Consolidation in Wine

A study conducted at the University of Michigan has revealed that three companies account for more than half the wine sold A range of Gallo winesin the U.S.


This is sobering news, although not particularly surprising. There has been enormous consolidation within the wine business over the past five years, as dozens of family wineries have been swallowed up by multinational beverage conglomerates. In most cases these wineries were operated by people who hit retirement age without any children interested in or capable of taking over their operations, and who gladly accepted substantial payouts for their efforts.


The largest of the three companies is Gallo, which has over 60 separate wine labels. Next in line is The Wine Group, which owns nearly 20 wineries including Big House, Corbett Canyon, Cupcake and the ever-popular Mogen David. The “smallest” of the three firms is Constellation, comprised of dozens of wine brands along with a sizable portfolio of beer and spirits. The three biggest companies don’t even include giants such as Treasury Wine Estates, Diageo, Bronco and Kendall-Jackson—add those in, and you have two-thirds of U.S. wine sales. Quickly crunch the numbers, and you come up with seven companies controlling roughly 200 million cases of wine.


What’s the effect of all this? On a philosophical level, it’s the equivalent of Henry Ford’s declaration that a customer could have a Model T painted any color he wanted, as long as the color was black. In practical terms, most of us are being sentenced to a lifetime of inoffensive plonk. If your daily quaff sells for $10 to $15—which is the case for most of us these days—you’ll be hard pressed to distinguish one bottle from another.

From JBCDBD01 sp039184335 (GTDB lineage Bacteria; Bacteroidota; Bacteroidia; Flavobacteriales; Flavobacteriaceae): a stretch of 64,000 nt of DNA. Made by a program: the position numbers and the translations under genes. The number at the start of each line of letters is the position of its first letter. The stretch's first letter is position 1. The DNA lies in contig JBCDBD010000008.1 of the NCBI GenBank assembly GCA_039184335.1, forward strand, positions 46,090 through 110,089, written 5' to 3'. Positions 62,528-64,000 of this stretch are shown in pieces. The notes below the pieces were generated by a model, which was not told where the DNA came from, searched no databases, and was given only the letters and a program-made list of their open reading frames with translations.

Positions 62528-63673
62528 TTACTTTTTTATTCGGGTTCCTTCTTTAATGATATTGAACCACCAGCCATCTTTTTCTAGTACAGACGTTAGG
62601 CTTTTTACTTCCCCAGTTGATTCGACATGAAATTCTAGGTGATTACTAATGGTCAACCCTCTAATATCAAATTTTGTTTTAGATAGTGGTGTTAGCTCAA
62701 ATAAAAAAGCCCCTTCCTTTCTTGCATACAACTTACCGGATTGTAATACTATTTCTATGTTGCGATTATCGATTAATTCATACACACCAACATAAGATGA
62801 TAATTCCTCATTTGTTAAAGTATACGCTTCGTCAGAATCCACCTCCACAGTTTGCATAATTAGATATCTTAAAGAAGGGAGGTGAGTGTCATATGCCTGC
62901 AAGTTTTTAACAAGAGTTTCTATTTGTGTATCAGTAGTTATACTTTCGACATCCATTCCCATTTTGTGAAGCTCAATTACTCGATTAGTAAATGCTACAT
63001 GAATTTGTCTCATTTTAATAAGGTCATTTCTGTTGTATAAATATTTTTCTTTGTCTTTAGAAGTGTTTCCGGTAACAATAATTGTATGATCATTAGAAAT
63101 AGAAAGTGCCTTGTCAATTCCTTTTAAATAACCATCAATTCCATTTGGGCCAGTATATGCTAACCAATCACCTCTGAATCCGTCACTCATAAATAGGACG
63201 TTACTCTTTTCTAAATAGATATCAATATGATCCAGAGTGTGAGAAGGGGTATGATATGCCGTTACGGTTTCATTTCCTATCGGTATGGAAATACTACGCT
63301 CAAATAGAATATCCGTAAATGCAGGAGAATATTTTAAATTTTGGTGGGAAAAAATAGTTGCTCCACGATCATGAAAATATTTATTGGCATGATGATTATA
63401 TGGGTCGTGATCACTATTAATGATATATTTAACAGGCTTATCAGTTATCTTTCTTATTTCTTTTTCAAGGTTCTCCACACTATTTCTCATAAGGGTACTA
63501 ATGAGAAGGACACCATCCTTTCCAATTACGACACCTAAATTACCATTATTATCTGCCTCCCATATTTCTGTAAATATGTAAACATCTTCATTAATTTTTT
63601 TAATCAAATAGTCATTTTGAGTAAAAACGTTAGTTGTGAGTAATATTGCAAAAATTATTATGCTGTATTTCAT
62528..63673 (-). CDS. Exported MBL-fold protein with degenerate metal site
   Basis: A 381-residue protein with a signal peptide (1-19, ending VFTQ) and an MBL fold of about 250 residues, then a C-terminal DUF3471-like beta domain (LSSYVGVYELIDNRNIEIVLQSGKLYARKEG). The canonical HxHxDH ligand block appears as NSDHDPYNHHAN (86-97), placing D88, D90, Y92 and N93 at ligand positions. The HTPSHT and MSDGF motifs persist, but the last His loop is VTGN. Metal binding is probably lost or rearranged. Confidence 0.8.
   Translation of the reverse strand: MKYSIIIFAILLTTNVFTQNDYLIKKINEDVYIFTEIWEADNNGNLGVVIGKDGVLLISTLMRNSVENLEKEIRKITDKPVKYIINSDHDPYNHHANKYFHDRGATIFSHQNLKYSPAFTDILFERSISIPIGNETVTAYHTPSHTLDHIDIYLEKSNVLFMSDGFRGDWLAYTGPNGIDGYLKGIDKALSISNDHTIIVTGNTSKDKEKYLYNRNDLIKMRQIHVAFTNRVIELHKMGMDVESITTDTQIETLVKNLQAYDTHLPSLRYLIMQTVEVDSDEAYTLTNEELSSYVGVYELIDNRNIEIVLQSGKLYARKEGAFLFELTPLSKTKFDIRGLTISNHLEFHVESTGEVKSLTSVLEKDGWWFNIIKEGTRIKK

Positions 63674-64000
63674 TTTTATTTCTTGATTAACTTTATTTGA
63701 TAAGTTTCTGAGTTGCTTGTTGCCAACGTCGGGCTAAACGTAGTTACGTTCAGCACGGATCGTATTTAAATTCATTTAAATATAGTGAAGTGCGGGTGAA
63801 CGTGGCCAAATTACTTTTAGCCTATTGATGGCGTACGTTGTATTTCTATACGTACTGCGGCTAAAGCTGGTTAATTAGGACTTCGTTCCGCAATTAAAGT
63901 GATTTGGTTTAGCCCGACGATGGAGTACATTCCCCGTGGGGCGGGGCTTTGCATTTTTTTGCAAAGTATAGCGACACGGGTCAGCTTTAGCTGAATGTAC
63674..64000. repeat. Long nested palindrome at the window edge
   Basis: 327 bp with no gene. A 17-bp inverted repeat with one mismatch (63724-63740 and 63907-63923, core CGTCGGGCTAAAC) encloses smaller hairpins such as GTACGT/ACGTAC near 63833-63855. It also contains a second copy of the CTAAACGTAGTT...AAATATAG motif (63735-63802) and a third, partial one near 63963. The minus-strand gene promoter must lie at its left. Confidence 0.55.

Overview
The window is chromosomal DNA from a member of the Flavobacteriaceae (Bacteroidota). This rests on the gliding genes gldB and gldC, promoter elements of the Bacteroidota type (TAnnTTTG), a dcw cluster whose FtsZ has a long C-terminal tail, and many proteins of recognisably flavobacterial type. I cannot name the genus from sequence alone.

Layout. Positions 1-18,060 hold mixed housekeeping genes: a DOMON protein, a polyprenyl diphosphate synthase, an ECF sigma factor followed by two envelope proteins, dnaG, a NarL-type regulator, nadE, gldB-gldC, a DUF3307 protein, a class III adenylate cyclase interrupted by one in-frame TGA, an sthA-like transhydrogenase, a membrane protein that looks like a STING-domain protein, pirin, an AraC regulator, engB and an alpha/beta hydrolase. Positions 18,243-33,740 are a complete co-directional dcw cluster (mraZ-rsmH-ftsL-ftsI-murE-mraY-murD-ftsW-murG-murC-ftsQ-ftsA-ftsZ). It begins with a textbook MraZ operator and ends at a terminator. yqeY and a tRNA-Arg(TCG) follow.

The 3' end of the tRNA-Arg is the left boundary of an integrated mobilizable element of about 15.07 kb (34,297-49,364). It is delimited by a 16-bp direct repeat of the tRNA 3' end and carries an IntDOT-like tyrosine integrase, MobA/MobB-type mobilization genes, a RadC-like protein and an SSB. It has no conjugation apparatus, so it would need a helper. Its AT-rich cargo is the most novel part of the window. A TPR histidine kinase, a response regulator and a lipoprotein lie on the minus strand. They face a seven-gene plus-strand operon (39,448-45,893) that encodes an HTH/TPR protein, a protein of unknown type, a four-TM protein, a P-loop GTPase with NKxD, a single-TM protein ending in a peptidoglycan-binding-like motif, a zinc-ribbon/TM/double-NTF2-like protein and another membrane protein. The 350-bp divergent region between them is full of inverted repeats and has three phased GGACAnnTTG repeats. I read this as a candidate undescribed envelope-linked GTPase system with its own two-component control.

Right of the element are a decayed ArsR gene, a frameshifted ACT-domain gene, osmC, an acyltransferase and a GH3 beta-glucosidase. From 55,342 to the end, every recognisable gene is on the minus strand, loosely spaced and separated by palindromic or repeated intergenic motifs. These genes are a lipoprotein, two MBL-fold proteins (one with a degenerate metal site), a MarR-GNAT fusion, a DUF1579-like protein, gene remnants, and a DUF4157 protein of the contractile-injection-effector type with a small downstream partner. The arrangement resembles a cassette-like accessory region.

The interesting thing about this situation is that we probably wouldn’t put up with it in any other area of consumer goods. The bakery industry is dominated by large companies, yet bread—even at the commercial level—has a wide range of tastes and textures. Some of the brands churned out by the beverage conglomerates (such as Fish Eye) are not even drinkable, while others (such as Clos du Bois) are barely distinguishable from soda pop, yet people keep buying them in enormous quantities.


Yes, there are still any number of interesting wines made in this country that sell for reasonable prices. The problem is that it takes some time, effort and research to find them. One of the best solutions is to form your own tasting group. Assemble a bunch of like-minded people, meet regularly, set a theme and a price range, and explore what’s available in the wine shops. Within six months you’ll have a much better grasp of the market, and you’ll be far less likely to be sentenced to a life without distinction.


Mark Spivak is the author of Iconic Spirits: An Intoxicating History, published by Lyons Press (Globe Pequot); for more information, go to

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